Description : Author Joseph R. Conlin’s award-winning teaching and writing styles are reflected in this colorful and engaging look at the individuals, events, and ideas that have shaped this nation’s past. Organized into short, easy-to-read chapters, this text sets the story in a political context, weaving in social, cultural, economic, intellectual, constitutional, diplomatic, and military events along the way. American history has never been so eye-opening--and enjoyable. This Enhanced Edition also shows you how to use the maps, images, and charts in the book to gain an edge in your studies. A brief introduction to the text--Studying from Primary Source Materials--reveals some of the tricks to uncovering the past that your instructor wants you to know. Discovery sections at the end of every chapter assist you in practicing these skills, helping you to connect the text’s main ideas and excel in your course. Important Notice: Media content referenced within the product description or the product text may not be available in the ebook version.
Description : This book examines the Black and mainstream press’s digital interpretations of the Tea Party during President Barack Obama’s first term. It addresses questions surrounding the idea of our society as one that is “postracial” and the ongoing struggle of Black people to have their voices heard in the mainstream press.
Description : Media and Democracy addresses key topics and themes in relation to democratic theory, media and technology, comparative media studies, media and history, and the evolution of media research. For example: How does TV entertainment contribute to the democratic life of society? Why are Americans less informed about politics and international affairs than Europeans? How should new communications technology and globalisation change our understanding of the democratic role of the media? What does the rise of international ezines reveal about the limits of the internet? What is the future of journalism? Does advertising influence the media? Is American media independence from government a myth? How have the media influenced the development of modern society? Professor Curran’s response to these questions provides both a clear introduction to media research, written for university undergraduates studying in different countries, and an innovative analysis written by one of the field’s leading scholars.
Description : White southerners recognized that the perpetuation of segregation required whites of all ages to uphold a strict social order -- especially the young members of the next generation. White children rested at the core of the system of segregation between 1890 and 1939 because their participation was crucial to ensuring the future of white supremacy. Their socialization in the segregated South offers an examination of white supremacy from the inside, showcasing the culture's efforts to preserve itself by teaching its beliefs to the next generation. In Raising Racists: The Socialization of White Children in the Jim Crow South, author Kristina DuRocher reveals how white adults in the late nineteenth and early twentieth centuries continually reinforced race and gender roles to maintain white supremacy. DuRocher examines the practices, mores, and traditions that trained white children to fear, dehumanize, and disdain their black neighbors. Raising Racists combines an analysis of the remembered experiences of a racist society, how that society influenced children, and, most important, how racial violence and brutality shaped growing up in the early-twentieth-century South.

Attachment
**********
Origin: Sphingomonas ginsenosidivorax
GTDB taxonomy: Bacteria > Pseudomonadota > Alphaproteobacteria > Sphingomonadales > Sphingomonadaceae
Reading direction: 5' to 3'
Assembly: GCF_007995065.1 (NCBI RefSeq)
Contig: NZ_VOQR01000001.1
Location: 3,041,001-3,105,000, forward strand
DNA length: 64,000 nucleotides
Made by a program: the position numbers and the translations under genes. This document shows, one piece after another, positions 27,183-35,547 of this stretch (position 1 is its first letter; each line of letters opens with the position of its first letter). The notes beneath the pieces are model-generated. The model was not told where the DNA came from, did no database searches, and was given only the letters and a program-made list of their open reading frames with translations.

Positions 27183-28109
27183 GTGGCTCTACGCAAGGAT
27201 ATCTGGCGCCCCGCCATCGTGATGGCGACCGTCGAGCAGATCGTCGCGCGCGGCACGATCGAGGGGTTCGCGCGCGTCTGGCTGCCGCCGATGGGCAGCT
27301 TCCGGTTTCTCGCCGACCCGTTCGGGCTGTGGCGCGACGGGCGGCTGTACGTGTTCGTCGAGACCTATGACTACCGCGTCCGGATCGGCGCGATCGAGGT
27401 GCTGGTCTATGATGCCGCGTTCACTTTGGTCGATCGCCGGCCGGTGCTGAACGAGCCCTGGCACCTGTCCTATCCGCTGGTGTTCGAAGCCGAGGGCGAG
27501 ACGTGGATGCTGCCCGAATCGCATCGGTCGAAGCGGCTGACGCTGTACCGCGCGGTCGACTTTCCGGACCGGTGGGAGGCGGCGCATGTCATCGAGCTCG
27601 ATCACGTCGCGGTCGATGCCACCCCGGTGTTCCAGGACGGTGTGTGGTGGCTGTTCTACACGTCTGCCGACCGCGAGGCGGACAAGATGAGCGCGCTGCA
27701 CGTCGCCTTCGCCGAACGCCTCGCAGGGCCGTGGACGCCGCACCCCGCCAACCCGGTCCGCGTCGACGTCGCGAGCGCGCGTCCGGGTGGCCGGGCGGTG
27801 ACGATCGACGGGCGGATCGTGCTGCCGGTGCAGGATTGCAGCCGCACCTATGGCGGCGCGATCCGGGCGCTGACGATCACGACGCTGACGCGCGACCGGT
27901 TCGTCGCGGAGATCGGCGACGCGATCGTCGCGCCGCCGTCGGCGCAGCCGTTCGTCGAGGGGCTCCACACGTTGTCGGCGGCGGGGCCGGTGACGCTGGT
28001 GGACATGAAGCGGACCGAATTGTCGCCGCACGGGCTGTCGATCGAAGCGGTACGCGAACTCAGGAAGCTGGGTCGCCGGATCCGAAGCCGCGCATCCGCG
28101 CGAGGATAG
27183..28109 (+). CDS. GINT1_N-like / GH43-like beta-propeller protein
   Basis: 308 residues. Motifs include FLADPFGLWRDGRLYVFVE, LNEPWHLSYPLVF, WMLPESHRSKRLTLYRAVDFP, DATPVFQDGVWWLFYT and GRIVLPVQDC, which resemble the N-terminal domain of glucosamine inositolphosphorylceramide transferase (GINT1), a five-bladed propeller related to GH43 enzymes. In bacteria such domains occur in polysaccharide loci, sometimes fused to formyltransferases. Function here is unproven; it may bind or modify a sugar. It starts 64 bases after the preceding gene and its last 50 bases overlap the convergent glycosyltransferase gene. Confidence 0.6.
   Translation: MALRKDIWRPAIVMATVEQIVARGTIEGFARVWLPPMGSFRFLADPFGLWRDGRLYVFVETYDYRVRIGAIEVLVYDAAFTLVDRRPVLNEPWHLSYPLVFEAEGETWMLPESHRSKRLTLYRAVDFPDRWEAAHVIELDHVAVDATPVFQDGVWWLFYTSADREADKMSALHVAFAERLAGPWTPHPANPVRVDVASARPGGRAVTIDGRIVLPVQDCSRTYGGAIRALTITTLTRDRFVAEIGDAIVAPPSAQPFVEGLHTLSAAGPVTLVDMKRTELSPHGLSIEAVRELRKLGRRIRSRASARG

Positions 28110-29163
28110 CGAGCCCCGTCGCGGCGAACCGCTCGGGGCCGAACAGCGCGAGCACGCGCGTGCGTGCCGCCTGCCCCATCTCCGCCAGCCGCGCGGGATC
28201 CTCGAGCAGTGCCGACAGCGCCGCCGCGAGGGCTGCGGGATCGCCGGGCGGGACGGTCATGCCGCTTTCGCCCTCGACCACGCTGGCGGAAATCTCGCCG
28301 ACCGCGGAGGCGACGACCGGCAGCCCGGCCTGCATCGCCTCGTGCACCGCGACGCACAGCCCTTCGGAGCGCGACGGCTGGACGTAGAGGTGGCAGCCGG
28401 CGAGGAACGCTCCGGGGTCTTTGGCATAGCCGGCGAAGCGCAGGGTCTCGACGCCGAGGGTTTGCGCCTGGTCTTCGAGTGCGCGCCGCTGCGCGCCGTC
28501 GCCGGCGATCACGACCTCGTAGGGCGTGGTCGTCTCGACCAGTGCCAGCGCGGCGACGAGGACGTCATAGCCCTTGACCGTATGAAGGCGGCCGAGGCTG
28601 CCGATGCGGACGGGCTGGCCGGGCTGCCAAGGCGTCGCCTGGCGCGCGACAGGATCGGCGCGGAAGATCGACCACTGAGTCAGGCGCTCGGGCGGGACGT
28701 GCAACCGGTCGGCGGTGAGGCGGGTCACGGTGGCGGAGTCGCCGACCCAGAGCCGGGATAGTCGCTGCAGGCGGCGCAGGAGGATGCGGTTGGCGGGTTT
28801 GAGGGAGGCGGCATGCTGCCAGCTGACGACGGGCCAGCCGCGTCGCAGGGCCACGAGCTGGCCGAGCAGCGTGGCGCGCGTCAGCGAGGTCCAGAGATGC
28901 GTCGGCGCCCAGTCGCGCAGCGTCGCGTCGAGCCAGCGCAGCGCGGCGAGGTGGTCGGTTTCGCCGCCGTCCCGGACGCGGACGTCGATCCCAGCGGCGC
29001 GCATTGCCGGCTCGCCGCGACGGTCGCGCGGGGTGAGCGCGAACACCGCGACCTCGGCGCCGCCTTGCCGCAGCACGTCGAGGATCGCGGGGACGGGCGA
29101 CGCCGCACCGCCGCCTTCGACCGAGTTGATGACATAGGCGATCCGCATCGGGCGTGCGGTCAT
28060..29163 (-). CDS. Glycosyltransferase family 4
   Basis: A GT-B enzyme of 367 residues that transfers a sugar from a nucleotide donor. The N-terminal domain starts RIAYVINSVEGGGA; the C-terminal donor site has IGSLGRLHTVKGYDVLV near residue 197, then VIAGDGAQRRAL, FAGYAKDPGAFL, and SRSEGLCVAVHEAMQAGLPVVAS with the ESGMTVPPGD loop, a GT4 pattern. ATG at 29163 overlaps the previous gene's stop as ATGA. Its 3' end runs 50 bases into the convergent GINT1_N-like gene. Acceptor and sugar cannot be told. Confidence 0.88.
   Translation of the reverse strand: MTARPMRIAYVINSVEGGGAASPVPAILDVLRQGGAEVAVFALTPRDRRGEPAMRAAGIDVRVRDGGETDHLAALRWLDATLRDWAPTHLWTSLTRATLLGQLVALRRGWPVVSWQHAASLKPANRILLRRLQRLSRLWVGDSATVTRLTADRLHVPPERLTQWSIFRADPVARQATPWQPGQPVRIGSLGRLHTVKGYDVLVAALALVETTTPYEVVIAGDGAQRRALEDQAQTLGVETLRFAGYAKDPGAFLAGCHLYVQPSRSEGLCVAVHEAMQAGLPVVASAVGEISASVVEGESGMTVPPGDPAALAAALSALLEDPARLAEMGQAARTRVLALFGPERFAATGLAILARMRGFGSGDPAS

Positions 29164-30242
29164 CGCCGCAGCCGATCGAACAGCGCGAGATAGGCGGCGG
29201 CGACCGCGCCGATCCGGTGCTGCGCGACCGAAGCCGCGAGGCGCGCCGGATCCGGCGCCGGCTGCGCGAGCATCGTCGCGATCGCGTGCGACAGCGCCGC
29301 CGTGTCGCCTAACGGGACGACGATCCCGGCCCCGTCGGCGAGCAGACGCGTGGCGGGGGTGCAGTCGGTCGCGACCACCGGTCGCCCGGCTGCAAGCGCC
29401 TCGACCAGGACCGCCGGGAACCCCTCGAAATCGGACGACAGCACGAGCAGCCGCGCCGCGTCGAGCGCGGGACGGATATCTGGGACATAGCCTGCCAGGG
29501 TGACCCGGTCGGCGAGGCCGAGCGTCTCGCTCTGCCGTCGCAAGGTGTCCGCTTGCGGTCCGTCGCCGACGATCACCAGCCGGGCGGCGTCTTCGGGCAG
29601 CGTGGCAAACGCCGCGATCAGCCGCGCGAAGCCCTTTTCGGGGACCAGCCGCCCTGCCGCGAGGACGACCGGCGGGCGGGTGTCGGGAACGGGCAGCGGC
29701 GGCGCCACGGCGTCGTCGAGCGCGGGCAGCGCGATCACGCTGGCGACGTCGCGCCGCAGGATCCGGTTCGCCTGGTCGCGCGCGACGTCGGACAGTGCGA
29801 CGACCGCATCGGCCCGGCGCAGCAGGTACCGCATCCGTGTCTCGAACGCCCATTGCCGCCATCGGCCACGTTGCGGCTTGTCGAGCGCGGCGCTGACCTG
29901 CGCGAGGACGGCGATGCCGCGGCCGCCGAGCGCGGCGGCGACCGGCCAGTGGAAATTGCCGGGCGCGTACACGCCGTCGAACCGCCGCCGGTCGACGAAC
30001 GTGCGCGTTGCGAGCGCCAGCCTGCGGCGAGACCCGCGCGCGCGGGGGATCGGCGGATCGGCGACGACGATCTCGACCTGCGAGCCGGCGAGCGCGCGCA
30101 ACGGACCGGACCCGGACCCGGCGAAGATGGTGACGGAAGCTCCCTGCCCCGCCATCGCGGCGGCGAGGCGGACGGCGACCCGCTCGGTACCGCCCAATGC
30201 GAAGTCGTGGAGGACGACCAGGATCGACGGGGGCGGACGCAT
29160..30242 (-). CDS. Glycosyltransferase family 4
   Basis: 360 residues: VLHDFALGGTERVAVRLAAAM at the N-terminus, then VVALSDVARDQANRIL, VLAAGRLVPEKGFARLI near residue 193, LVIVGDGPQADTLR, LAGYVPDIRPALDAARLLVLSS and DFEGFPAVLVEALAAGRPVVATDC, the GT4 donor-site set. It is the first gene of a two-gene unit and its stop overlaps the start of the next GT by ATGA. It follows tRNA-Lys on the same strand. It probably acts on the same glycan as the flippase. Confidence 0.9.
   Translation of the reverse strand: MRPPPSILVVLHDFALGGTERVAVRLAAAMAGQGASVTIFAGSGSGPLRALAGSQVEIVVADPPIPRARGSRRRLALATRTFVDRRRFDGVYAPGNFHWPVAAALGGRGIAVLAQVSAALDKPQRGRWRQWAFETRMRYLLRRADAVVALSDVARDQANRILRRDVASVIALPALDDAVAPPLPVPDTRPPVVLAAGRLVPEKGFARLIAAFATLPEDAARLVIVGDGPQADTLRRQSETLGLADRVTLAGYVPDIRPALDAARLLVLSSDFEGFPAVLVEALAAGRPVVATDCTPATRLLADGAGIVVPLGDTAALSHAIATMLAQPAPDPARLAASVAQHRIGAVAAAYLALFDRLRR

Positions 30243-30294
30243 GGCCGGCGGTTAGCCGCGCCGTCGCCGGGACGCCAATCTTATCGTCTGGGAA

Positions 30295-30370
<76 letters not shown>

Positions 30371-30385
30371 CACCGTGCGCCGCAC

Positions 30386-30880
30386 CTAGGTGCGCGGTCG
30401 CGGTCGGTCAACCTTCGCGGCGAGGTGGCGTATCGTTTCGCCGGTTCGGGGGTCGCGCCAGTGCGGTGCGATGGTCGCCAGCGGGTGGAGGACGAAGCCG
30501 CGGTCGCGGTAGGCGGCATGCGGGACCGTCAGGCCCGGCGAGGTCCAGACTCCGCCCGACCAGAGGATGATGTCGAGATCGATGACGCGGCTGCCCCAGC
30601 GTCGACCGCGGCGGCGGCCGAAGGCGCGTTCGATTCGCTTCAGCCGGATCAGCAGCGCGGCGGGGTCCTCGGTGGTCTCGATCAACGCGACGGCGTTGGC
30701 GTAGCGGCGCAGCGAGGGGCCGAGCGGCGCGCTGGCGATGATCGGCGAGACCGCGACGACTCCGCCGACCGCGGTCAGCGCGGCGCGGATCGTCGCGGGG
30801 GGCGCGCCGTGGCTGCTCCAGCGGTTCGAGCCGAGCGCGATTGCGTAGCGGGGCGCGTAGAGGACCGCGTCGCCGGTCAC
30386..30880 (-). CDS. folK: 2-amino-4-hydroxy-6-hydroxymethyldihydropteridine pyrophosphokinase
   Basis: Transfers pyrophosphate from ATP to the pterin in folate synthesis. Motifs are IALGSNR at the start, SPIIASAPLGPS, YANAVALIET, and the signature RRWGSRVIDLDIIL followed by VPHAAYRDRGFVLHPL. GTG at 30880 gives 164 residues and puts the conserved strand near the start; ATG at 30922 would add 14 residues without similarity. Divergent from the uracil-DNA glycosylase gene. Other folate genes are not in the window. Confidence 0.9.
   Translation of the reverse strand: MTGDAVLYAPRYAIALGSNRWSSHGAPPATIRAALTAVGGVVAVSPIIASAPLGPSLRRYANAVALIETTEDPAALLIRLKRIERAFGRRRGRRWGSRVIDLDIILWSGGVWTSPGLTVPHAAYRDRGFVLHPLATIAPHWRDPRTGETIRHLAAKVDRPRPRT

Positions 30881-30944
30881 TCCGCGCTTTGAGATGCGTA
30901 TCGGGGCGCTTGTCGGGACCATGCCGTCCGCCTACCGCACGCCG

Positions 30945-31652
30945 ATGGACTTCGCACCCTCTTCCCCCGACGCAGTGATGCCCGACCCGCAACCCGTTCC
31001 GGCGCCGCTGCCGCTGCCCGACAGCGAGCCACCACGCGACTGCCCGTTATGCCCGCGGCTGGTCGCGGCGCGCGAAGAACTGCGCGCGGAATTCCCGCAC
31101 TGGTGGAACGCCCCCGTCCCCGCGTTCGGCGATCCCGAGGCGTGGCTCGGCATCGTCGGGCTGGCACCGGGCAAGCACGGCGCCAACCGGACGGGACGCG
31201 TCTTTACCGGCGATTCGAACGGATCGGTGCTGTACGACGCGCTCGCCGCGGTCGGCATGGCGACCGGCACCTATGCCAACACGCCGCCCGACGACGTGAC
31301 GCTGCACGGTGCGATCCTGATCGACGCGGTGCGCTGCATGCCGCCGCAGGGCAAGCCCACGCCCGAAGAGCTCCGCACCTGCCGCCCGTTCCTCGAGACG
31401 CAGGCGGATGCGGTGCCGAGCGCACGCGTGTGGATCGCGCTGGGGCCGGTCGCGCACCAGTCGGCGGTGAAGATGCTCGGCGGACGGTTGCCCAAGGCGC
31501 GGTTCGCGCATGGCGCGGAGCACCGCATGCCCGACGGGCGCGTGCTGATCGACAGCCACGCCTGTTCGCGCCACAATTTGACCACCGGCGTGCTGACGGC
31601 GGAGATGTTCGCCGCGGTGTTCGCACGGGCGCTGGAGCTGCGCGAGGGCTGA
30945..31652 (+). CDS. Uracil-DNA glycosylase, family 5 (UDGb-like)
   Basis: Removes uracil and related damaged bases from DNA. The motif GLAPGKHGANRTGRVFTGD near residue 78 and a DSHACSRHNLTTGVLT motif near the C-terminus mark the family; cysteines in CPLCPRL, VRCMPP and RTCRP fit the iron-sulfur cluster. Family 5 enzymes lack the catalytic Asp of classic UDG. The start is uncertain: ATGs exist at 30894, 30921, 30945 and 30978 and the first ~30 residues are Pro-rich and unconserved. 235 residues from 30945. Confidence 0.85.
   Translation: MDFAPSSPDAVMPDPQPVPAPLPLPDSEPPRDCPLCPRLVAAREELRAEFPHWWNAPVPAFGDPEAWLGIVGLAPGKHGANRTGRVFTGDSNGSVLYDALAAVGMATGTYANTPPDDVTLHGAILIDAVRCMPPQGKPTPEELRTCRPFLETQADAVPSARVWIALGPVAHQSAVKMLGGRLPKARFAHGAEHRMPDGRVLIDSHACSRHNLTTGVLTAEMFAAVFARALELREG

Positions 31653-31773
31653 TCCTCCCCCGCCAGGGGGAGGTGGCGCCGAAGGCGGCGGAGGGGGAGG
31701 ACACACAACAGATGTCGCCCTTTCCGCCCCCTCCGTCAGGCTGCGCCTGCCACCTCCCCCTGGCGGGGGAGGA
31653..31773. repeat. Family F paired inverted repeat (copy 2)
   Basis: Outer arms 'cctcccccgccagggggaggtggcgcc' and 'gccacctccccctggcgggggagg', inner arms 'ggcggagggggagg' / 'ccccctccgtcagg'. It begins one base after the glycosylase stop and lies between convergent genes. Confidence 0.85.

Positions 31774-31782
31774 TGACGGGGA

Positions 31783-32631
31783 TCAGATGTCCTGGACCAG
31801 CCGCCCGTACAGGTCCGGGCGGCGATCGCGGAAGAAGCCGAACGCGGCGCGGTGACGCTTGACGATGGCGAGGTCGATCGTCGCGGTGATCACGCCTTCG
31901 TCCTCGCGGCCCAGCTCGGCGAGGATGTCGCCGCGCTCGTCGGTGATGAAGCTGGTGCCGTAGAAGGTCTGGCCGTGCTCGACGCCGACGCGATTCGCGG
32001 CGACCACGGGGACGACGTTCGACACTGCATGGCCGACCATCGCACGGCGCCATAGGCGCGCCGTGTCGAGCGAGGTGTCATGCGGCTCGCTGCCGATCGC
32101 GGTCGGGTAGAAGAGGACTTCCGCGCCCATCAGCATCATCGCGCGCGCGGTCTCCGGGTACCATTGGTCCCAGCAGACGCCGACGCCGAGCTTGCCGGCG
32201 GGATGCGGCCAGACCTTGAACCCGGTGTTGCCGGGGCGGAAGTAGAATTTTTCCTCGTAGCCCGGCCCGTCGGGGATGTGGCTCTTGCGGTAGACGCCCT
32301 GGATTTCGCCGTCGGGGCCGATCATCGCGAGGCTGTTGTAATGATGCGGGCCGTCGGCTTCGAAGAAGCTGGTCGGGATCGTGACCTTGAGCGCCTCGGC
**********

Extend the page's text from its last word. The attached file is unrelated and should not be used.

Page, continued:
Description : To succeed in foreign policy, U.S. presidents have to sell their versions or framings of political events to the news media and to the public. But since the end of the Cold War, journalists have increasingly resisted presidential views, even offering their own spin on events. What, then, determines whether the media will accept or reject the White House perspective? And what consequences does this new media environment have for policymaking and public opinion? To answer these questions, Robert M. Entman develops a powerful new model of how media framing works—a model that allows him to explain why the media cheered American victories over small-time dictators in Grenada and Panama but barely noticed the success of far more difficult missions in Haiti and Kosovo. Discussing the practical implications of his model, Entman also suggests ways to more effectively encourage the exchange of ideas between the government and the media and between the media and the public. His book will be an essential guide for political scientists, students of the media, and anyone interested in the increasingly influential role of the media in foreign policy.
Description : This very ambitious study reads the American Left by way of its defense campaigns for a range of left-wing heroes including the abolitionists, communists, anarchists and the Panthers.